Small ruminant reproduction is not  “cut and dry,” according to experts

As the days begin getting shorter, sheep and goat producer’s thoughts will turn toward breeding their herds and flocks.

Female sheep reach sexual maturity between 6 to 12 months, and female goats between 4 and 12 months. However, when to breed is not that cut and dry. It takes evaluating a herd or flock, doing some research, and having a little bit of instinct.

“It all depends on when they were born, gender and weight; those are the big three,” Dr. Elizabeth Walker, animal science professor at Missouri State University said. “Most sheep and goats are seasonal breeders, I say most because there are exceptions and some breeds are more seasonal than others. Small ruminants are short day breeders, so as day length becomes shorter, they start to go into estrus. If a female is born in August (i.e. her mother was an exception and was not seasonal), then if that female kid/lamb reaches between 50 to 60 percent of her mature body weight by January, she could come into puberty and breed.

However, if a ewe has a lamb in January or February and if her daughter hits that 50 to 60 percent mature body weight by 5 or 6 months of age, it will be July or August, when day lengths are long, therefore she will probably not come into puberty until 7-plus months of age. Also, depending upon forage conditions, she may have dormant grasses that have lesser energy and will not have that “flush” of energy, at least in fescue country, until later in the fall. Again, lots of factors go into this.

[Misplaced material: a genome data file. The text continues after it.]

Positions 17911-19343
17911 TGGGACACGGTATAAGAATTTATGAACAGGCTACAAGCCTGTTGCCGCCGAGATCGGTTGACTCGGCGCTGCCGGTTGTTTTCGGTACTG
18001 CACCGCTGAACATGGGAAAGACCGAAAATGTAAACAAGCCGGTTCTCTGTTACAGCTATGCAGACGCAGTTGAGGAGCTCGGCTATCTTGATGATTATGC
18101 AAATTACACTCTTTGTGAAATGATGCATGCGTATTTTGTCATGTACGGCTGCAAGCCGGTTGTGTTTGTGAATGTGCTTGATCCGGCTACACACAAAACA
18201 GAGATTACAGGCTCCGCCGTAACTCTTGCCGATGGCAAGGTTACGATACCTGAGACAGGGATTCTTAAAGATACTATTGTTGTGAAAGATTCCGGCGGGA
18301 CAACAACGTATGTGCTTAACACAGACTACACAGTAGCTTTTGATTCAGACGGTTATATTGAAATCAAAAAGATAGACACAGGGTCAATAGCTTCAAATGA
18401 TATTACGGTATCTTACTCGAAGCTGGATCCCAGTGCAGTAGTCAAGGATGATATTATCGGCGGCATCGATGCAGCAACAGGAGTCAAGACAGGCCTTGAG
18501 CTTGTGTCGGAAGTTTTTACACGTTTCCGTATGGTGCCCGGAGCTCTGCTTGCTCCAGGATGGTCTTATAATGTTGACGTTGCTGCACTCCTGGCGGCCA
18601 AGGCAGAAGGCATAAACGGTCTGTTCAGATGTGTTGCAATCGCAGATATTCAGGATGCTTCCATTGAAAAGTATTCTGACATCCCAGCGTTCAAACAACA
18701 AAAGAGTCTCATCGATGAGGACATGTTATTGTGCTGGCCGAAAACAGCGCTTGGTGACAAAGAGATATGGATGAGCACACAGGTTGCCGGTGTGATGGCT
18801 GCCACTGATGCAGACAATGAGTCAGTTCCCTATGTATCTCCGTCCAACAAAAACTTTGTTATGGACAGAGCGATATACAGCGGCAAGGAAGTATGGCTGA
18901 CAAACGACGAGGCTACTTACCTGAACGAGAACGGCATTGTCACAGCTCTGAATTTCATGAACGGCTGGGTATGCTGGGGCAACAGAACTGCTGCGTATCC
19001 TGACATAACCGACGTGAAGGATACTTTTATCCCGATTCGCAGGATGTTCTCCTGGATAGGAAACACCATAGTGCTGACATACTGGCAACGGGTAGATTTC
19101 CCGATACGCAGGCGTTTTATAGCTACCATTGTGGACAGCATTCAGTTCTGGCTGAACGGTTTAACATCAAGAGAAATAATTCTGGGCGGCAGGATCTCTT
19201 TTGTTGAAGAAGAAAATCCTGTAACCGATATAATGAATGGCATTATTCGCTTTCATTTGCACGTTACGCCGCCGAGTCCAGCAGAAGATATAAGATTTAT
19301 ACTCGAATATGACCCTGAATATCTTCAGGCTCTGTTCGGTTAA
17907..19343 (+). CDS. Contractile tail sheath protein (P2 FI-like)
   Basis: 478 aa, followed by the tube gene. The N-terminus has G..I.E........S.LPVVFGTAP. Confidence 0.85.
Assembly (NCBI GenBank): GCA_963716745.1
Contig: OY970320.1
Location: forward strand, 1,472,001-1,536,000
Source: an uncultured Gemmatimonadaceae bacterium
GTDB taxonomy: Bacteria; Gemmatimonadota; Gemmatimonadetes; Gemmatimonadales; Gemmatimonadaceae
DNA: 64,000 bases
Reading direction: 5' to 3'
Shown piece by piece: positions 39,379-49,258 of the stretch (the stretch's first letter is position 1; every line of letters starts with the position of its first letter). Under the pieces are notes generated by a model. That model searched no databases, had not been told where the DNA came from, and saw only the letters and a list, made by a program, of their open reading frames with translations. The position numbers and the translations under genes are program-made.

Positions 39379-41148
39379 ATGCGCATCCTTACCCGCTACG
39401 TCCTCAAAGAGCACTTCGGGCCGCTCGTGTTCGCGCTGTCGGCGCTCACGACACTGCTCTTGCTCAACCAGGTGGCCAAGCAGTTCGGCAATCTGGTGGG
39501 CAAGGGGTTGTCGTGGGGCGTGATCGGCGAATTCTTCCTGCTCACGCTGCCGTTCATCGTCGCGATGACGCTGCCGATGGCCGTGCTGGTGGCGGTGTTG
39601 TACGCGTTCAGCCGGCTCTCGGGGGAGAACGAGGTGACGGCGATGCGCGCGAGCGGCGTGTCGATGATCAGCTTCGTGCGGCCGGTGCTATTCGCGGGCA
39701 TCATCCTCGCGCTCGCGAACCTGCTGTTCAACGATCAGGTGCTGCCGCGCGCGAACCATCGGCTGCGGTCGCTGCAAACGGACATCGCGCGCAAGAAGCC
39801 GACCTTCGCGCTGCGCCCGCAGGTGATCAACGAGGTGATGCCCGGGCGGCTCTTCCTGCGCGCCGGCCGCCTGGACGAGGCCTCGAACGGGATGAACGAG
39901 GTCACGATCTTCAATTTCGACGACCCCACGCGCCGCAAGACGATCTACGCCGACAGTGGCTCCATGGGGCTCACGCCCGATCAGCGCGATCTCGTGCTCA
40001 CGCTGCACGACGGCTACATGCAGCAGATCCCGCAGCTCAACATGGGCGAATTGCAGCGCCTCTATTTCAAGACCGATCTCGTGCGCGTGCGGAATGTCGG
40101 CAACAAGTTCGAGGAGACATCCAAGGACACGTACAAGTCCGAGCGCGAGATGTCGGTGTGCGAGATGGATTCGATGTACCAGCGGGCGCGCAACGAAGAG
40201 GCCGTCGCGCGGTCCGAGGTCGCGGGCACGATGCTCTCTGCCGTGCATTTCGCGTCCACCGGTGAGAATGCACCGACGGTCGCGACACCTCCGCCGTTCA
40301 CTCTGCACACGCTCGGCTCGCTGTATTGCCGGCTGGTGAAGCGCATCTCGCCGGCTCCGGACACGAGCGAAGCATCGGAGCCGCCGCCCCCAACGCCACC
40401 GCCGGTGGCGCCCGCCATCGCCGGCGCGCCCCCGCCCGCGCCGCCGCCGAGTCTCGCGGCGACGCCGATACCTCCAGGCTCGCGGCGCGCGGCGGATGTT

Males are not as seasonal, but day length does affect them as well, just to a lesser extent and it may not even be noticeable – they may have a few million less sperm, but it only takes one viable sperm to produce a fetus, so we may not even notice the effects.

Walker also noted maturity and reproductive factors will also vary from breed to breed, but that hitting the 50 to 60 percent of mature weight is a target with any breed.

At what age producers breed their sheep and goats will depend on production goals and individual experience.

“It all depends on what your end product is, your labor needs, forage availability, etc,” Walker said. “There is no perfect time for breeding/kidding/lambing; people just have to think about when they want to sell their animals and manage backwards.”

Walker explained some breeders would never even think of breeding their lambs/kids until they were at least 12 to 18 months of age. Others leave the buck/ram out year-round and let nature decide who breeds and who doesn’t. Which way is better? They are both with merit, according to Walker.

Letting females mature in both age and size has benefits. Lesley Million, with Terrell Creek Farm in Fordland, Mo., said of her dairy goats.

“It’s best to breed after a doe is at least 100 pounds and around 18 months old. This will help ensure that a doe is both physically mature enough to kid and mentally/emotionally mature enough to be a good mother to her kids,” Million explained. “Besides not caring for her kids, a doe that is bred too early may have difficulty giving birth or developing a decent udder.”

Walker noted females who have been allowed to age will likely breed back sooner.

“If you breed the females younger than a year, you get a faster return on investment, quicker genetic turnover, but probably smaller initial weaning weights, but not always, which allows you to really find the females that excel in mothering and reproductive traits,” Walker said. Females that are bred “early” may not be the largest, but chances are if they are thrifty and reproduce well at a younger age, they will be good money makers. It will always vary from farm to farm.

Klaire HowertonFarm Helpbreeding,Goats,sheep,small ruminantSmall ruminant reproduction is not  “cut and dry,” according to experts As the days begin getting shorter, sheep and goat producer’s thoughts will turn toward breeding their herds and flocks. Female sheep reach sexual maturity between 6 to 12 months, and female goats between 4 and 12 months. However, when to...The Ozarks' most read farm newspaper, reaching more than 58,000 readers in Missouri, Arkansas and Oklahoma